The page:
Ah, yes summer is looming! That means it’s time to start pulling out your mountain bikes. Whether you’re a beginner or advanced mountain biker, the Corral Loop Trail or its connector trails have something for everyone. The connector trails include the Sidewinder Trail, Incense Cedar Trail and the Armstrong Connector. The ride will probably take about 1-2 hours depending on your speed and can be between 4-9 miles depending on what trails you take. It’s very easy to get to. The trailhead is of off Oneidas Road from Pioneer in South Lake Tahoe. Oneidas Road is about 1 mile from the intersection of Pioneer and Highway 50 near Myers.
I have to admit that I am not the best downhill mountain biker. The Corral Loop Trail is not necessarily the most difficult downhill trail, but it was one of the first one’s I did after I started mountain biking. Not knowing any of the hits and rocks, or potentially where to avoid some I managed to injure myself pretty good. I came off a rock much quicker than I should have, landed and went flying off my bike. I ended up bruising my hip bad and had some pretty gnarly scratches. Nothing bad enough for the hospital though, like when I broke my collarbone on the Rim Trail discussed in another one of my blogs, The Ultimate Trail in Tahoe. I’ve ridden the trail several times after that and it’s become one of my favorite trails to bike.
The Corral Loop Trail is actually one of my favorite trails to train on because you get a serious uphill in the beginning with a pretty technical downhill towards the end. And it’s not terribly too long. You’ll start on a paved road and climb, climb and climb some more. Once you reach the top, you’ll notice the dirt trail and it’s time to head down. In the summer when the gates are open, most riders like to shuttle up the paved road. I enjoy the workout myself! The trail consists of some technical riding and a few rock gardens near the top. It gets a bit easier towards the middle where there is a bridge for a creek crossing and flattens out more towards the bottom. There are some nice hits throughout the trail, but they can be avoided if you’re not into that type of thing. I really like this about the trail. One of the coolest parts of the trail is a steep rock slab near the middle section shown below!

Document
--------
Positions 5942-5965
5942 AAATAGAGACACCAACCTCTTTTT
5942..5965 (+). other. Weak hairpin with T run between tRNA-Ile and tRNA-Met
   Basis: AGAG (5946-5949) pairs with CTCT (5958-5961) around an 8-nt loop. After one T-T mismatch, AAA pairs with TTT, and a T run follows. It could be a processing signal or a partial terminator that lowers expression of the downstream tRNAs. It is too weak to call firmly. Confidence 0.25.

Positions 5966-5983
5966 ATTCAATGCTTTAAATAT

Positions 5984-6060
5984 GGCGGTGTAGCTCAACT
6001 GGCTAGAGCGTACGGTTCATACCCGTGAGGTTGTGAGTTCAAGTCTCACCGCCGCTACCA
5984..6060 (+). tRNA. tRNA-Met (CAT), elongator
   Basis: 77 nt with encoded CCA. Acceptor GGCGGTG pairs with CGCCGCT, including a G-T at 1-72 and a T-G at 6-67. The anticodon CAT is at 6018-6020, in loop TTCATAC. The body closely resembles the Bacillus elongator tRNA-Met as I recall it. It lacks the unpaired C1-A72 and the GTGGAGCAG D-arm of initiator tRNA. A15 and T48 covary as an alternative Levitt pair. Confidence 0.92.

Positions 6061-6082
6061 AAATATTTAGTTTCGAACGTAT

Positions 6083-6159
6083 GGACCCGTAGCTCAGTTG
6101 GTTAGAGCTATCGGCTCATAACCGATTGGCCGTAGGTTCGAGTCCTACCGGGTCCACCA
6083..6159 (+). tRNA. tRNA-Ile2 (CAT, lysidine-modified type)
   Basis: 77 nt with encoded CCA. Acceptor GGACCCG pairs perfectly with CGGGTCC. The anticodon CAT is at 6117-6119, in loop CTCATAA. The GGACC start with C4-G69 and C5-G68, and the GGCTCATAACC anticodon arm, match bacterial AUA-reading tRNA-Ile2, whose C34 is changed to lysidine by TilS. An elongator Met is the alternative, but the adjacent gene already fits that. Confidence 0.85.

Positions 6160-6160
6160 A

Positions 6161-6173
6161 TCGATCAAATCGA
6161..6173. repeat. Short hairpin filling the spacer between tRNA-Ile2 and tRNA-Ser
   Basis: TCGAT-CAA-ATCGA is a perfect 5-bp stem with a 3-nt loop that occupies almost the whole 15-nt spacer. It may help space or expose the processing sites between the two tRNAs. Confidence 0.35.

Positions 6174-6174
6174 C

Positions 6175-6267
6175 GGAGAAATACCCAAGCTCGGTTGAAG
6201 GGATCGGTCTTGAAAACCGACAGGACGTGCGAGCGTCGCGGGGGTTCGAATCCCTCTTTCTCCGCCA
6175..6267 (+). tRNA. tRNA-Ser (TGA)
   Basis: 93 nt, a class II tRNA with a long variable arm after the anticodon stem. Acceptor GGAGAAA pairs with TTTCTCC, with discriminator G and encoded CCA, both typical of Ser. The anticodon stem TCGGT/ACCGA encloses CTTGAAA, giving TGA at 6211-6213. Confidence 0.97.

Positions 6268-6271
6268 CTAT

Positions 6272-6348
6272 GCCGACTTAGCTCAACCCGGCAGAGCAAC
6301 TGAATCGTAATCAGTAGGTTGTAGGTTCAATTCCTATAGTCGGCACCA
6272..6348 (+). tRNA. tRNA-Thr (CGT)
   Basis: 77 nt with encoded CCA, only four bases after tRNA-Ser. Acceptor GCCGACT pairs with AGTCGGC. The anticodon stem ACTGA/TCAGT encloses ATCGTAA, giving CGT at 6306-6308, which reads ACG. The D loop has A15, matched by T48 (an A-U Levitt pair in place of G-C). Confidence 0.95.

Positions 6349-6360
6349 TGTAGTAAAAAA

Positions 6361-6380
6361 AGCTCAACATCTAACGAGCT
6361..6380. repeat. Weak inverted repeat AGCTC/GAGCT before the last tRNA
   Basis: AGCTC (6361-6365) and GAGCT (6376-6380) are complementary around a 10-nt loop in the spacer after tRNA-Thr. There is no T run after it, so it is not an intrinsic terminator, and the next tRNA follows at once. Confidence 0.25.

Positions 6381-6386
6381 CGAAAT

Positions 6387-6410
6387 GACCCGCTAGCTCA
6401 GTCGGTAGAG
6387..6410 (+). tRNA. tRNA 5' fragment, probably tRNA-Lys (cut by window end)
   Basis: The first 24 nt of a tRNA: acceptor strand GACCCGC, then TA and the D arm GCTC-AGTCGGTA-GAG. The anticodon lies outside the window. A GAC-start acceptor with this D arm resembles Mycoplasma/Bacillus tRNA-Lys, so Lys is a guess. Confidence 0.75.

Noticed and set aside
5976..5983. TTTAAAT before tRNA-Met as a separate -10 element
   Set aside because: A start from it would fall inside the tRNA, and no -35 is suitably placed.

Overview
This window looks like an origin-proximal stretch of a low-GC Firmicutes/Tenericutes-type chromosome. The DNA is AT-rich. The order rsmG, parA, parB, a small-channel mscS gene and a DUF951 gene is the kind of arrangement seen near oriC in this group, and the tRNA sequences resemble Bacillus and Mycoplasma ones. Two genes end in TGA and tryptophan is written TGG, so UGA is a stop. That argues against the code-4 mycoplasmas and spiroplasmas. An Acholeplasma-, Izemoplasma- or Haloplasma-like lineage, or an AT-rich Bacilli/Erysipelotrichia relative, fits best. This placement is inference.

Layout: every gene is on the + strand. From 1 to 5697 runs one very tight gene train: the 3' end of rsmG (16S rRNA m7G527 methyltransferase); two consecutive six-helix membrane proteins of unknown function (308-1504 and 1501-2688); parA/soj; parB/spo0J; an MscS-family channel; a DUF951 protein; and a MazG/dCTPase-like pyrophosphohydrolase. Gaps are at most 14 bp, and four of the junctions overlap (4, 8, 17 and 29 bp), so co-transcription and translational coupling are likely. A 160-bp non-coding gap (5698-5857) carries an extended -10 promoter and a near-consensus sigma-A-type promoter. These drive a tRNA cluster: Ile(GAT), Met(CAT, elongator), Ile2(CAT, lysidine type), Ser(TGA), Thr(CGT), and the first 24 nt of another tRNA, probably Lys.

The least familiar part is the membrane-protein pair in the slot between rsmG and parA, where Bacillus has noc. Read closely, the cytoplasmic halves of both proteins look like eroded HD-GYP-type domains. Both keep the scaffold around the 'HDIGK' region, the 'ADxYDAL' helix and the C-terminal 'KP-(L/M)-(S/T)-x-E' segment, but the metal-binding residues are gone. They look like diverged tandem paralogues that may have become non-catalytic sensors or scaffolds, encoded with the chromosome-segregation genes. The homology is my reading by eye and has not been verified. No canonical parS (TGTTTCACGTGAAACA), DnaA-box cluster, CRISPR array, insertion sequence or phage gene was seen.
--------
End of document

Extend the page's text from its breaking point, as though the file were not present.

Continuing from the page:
The next three sections I’ll discuss are the connector trails from the Corral Loop. The Sidewinder Trail can be seen about 100 yards into the Corral Loop on the right. It has high bank berms with optional log rides. It connects back to the Corral Loop just above the creek crossing. The Incense Cedar Trail is a mellow trail with a short climb in the beginning. This trail will bottom out at Powerline Road where you can then connect back to the bottom of the Corral Loop. Finally, the Armstrong Connector connects at the top of the Corral Loop to the top of Fountain Place Road. It’s an intermediate trail with several terrain options and traverses through large boulder sections. Below is a map of the Corral Loop Trail and the connectors.
The Corral Loop Trail is not in terrible shape each summer, but it can definitely use an overhaul, especially if it gets the opportunity. Bell Helmets and the International Mountain Bicycling Association have offered the “Bell Built” Grant of $100,000 to three types of trails: pump tracks/bike parks, flow trails, and downhill trails to help build them. The Corral Loop Trail is a finalist under the flow trails category. You can vote HERE to help determine which trails will win. Do it before voting closes April 12th! Below provides a little more detail.
Loop the Corral Trail, but I hope you’re in shape if you’re going to bike the whole way! If you have any more information on the Bell Grant, have ridden the Corral Loop Trail or any of its connectors, make a comment below! Also follow me on twitter @sberei!